Michael Dunbar is an American artist who is best known for his large scale sculptures that arelocated on the grounds of Sculpture parks, universities and other public locations across the globe. Michael was born in California to a family of artists and architects. After earning a degree in art, he became involved with theCommunity Arts Management Program of theUniversity of Illinois in Springfield where he received a National Endowment for the Arts Fellowship and later earned a Masters degree in Art Administration. In 1976 heestablished his welded steel sculpture studio and in 1977 he secured the position as theCoordinator for the Art-in-Architecture program for the State of Illinois.Upon winning awards for his work, Michael conducted sculpture competitions and curated exhibitions.

Recently he spoke about his experiences working as an Artist.


Blasting News (BN):How did you decide to become an artist?

Michael Dunbar (MD):I was an artist from an early age. My mother reports that I made my first sculpture of a motorcycle when I was three years old!

BN:Growing up, which artists interested you?

MD:I loved the work ofAlberto Giacometti since grade school.

BN:How would you describe your work?

MD:For the first 25 years, I had been a figurative sculptor. In 1976 I started creating abstract sculpture and was drawn to the art work of Henry Moore’s as a transition from figurative to abstract art. To this day however there has been always been a figurative element in the structure of my work.

BN:How did you go about getting into galleries and public showcases?

MD:I exhibited my artwork at every opportunity. In many cases, when there wasn’t an opportunity, I created my own exhibition opportunities.

BN:Do you have a favorite piece?

MD:My favorite sculpture would have to beEuclid’s Crossa 30 ft long by 21 ft tall by 18 ft wide 14 ton bronzesculpture I created in 2004, for Pyramid Hill Sculpture Park in Hamilton Park, Ohio.

BN:What mediums do you use?

MD:As a sculptor, I have always worked in clay, but when I enrolled in foundry classes at Illinois State University in Bloomington, Illinois in 1972,I found my calling. I love bronze. I have worked in cor-ten steel, painted steel, stainless steel, aluminum, fiberglass, wood, granite, concrete, and everything in between--I even have a sculpture made of bread dough in the permanent collection of the Illinois State Museum!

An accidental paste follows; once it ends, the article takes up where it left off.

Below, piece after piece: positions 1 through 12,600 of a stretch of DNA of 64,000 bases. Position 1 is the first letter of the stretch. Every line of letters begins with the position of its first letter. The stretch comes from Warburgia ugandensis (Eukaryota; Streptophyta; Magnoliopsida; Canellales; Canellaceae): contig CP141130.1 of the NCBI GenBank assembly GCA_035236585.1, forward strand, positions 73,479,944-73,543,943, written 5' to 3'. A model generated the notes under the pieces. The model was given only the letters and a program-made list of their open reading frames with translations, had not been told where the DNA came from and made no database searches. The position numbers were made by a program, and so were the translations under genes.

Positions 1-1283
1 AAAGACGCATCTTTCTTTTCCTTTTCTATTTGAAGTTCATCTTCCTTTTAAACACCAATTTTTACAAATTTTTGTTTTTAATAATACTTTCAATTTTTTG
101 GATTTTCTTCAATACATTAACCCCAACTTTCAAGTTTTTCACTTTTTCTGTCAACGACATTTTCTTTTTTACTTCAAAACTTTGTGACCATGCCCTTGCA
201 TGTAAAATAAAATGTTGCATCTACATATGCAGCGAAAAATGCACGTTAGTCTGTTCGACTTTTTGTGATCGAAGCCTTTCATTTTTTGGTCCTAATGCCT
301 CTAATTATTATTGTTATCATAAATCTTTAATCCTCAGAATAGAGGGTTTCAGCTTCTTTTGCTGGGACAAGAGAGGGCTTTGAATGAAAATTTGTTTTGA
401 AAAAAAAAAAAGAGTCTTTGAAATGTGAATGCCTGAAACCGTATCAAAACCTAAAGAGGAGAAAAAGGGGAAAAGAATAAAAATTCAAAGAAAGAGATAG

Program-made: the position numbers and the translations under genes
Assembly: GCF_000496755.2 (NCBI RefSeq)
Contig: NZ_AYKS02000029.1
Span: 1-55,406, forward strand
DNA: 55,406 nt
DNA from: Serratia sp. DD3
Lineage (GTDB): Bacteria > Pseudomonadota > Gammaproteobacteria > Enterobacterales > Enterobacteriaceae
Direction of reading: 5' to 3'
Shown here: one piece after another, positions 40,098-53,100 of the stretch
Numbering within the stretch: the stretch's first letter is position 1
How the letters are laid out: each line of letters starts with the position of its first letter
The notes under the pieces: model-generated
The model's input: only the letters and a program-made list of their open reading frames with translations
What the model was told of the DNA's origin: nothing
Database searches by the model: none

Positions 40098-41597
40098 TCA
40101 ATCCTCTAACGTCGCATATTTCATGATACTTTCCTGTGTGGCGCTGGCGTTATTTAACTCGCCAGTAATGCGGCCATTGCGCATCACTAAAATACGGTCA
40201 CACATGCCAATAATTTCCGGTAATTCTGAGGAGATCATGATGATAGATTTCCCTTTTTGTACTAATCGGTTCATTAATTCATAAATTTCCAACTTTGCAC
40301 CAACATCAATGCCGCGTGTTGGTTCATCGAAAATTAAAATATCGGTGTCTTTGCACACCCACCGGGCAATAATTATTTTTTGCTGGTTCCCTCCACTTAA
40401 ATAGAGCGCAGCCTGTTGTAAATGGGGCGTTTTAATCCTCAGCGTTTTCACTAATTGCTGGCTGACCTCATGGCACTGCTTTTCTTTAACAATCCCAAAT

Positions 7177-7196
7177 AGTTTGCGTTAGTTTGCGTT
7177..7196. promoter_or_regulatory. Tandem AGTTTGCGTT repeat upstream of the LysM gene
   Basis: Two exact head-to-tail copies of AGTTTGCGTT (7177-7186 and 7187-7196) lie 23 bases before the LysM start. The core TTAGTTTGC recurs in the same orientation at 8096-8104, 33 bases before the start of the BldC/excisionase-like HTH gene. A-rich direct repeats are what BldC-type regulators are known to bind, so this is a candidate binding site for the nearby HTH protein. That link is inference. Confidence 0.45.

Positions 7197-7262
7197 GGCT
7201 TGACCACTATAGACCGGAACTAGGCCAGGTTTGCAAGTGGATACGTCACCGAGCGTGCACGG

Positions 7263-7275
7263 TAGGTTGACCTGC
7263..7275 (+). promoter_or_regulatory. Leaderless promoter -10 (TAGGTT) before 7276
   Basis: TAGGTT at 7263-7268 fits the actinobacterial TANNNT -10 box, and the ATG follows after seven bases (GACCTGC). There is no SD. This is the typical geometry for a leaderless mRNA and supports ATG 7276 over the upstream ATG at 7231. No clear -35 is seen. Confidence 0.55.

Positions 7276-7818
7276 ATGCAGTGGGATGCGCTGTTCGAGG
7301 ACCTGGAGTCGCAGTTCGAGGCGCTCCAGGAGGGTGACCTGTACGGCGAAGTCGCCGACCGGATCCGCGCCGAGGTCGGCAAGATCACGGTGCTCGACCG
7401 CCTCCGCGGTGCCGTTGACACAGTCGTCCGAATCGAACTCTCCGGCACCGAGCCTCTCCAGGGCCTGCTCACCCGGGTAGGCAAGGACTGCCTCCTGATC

However, I always come back to my first love….bronze.

BN: Howdid you develop your style?

MD:I began the current work as a series of drawings back in 1975 and have been developing and refining the precision quality images of my work ever since.


BN: What has been the most rewarding part of being an artist?

MD:Through several of my projects, I have been able to personally meet and work with Jean Dubuffet, Anthony Caro, Clair Zeisler, Eduardo Chillida, and hundreds of other great artists.

BN:What advice would you give to aspiring artists?

MD:Be prepared for a lot ofsetbacks. But always remember that not everyone is going to see your art work the way you do.....So don't let their limited level of visual awareness discourage you from your pursuits as an artist.

Whatever you do, do itfor yourself. It is NOT about the money or the fame; it is all about what comes from creating something so exciting, so exhilarating, so emotionally rewarding that it gives you a great sense of personal satisfaction. There is a great joyin seeing somethingthat did not previously exist come to lifethroughyour thoughts and creations.

BN:Are there any upcoming projects and/or events that you want to mention?

MD:I have a traveling exhibition of my sculpture titledCONTINUUM, the art of Michael Dunbar in the Sculptural Traditionthat will open on September 21st atthe David Owsley Museum of Fine Artat Ball State University, then travel to the Snite Museum at Notre Dame and on to several additional museums and other venues over the next two years.

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